The Effects of Self-Monitoring and Health Locus of Control on Improvement in a Work Hardening Program

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This study examined the effects of self-monitoring behavior and health locus of control on improvement in a work hardening program. The subjects included 22 male and 18 female outpatients in a hospital-based rehabilitation program. Subjects were classified as having an internal or external health locus of control, and were randomly assigned to either a self-monitoring or a non-self-monitoring group. Improvement was assessed via objective performance data and self-ratings of perceived improvement. The results indicated that individuals identified as having an internal health locus of control did not show greater gains in physical functioning or perceived improvement relative to externally oriented ... continued below

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v, 82 leaves

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Liedtke-Hendrickson, Valette May 1989.

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  • Liedtke-Hendrickson, Valette

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This study examined the effects of self-monitoring behavior and health locus of control on improvement in a work hardening program. The subjects included 22 male and 18 female outpatients in a hospital-based rehabilitation program. Subjects were classified as having an internal or external health locus of control, and were randomly assigned to either a self-monitoring or a non-self-monitoring group. Improvement was assessed via objective performance data and self-ratings of perceived improvement. The results indicated that individuals identified as having an internal health locus of control did not show greater gains in physical functioning or perceived improvement relative to externally oriented individuals. Additionally, those subjects participating in self-monitoring activities were no different from non-self-monitoring subjects in terms of improvement in exercise activities or perceived improvement. The results also indicated no interaction between health locus of control and the presence or absence of self-monitoring. It was suggested that other factors such as workman's compensation, pain patient characteristics, low self-concept, and severe stress may have proved more powerful influences on patient improvement than internal health locus of control or self-monitoring. It was also suggested that rehabilitation programs might benefit from creating structured environments in which patients receive frequent staff feedback and reinforcement for improvement. Monitoring small, discrete, easily attainable goals might prove more effective than monitoring mood, pain, etc. In addition, teaching specific internal health locus of control behaviors to patients may help them improve their self-concepts and progress. Further research is needed to explore the roles that pain patient personality characteristics, self-concept, and stress play in the progress of patients in a work hardening program.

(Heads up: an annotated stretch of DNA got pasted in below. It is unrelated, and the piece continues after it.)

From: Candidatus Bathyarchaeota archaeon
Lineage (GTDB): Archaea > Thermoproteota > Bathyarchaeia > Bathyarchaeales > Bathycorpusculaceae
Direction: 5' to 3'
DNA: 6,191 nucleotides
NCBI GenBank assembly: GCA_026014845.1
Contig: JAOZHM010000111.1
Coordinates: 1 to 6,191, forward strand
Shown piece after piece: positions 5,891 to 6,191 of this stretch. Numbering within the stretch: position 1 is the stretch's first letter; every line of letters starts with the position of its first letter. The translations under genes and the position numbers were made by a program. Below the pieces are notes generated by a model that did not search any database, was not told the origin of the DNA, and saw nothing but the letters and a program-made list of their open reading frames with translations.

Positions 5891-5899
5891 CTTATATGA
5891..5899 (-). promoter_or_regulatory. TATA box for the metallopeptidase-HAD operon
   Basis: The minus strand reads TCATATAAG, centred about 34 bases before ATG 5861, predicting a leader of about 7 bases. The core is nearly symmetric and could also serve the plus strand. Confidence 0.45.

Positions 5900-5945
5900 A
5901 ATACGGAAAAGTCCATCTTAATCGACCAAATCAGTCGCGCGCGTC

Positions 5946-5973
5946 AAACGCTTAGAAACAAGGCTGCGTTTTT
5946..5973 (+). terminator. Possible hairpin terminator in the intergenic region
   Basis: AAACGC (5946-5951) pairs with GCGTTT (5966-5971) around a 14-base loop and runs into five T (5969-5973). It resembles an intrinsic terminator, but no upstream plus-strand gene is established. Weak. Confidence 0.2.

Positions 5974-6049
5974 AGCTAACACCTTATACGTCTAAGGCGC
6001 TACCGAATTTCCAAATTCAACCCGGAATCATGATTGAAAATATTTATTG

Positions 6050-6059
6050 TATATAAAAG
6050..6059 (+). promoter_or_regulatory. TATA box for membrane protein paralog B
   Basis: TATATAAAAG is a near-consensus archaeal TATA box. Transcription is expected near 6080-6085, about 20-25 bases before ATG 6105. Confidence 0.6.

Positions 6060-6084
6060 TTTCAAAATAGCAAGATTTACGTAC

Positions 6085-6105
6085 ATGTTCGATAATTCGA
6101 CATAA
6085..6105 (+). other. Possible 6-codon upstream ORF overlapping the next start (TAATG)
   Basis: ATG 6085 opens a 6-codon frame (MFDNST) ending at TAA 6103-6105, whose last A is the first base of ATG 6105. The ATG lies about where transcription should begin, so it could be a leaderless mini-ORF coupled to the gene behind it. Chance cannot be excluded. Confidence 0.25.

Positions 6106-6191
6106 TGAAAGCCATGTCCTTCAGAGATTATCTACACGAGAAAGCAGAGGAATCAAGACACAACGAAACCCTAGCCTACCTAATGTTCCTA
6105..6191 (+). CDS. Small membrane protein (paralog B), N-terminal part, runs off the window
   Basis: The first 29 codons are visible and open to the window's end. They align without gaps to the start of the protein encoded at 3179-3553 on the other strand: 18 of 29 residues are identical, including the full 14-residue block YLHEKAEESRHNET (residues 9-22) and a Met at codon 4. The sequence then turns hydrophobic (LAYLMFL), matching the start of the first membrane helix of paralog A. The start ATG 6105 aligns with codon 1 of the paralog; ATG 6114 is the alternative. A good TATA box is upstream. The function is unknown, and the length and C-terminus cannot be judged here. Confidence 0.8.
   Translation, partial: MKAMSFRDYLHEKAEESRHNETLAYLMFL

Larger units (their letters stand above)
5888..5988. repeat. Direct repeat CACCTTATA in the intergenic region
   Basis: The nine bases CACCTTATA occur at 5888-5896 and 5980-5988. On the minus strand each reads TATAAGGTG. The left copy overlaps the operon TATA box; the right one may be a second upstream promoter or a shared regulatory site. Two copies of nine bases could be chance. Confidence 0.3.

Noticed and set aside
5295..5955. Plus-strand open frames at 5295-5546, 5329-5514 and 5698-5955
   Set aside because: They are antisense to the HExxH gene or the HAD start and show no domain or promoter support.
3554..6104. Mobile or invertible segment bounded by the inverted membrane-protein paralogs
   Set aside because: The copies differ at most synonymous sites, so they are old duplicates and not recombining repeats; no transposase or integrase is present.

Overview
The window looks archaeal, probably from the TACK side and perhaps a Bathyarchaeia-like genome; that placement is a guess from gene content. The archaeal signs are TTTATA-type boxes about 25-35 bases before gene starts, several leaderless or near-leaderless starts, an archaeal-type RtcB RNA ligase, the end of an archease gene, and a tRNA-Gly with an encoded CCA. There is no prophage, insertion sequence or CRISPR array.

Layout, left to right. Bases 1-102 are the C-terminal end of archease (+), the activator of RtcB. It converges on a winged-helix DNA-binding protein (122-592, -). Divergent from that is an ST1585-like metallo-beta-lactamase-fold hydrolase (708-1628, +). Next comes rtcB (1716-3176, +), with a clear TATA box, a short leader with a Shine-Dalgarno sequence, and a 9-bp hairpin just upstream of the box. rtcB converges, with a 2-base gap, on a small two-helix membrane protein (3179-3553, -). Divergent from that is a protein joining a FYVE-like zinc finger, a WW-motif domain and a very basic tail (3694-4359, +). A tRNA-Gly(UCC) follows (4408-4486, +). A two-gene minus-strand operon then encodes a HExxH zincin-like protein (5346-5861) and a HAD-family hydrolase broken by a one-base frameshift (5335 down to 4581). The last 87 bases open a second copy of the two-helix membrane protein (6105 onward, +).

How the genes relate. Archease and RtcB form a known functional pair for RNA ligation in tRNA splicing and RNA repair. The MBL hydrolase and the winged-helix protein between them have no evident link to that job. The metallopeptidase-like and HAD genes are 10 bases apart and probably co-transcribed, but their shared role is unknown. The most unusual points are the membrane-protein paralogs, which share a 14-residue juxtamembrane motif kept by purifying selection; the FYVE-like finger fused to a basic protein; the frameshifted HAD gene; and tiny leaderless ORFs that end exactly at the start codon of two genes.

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v, 82 leaves

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  • Accession or Local Control No: 1002714534-Liedtke-Hendrickson
  • Call Number: 379 N81d no.2979
  • UNT Catalog No.: b1456251 | External Link
  • Archival Resource Key: ark:/67531/metadc330824

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  • May 1989

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  • Aug. 22, 2014, 6 p.m.

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  • Sept. 23, 2015, 9 a.m.

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Liedtke-Hendrickson, Valette. The Effects of Self-Monitoring and Health Locus of Control on Improvement in a Work Hardening Program, dissertation, May 1989; Denton, Texas. (digital.library.unt.edu/ark:/67531/metadc330824/: accessed April 22, 2018), University of North Texas Libraries, Digital Library, digital.library.unt.edu; .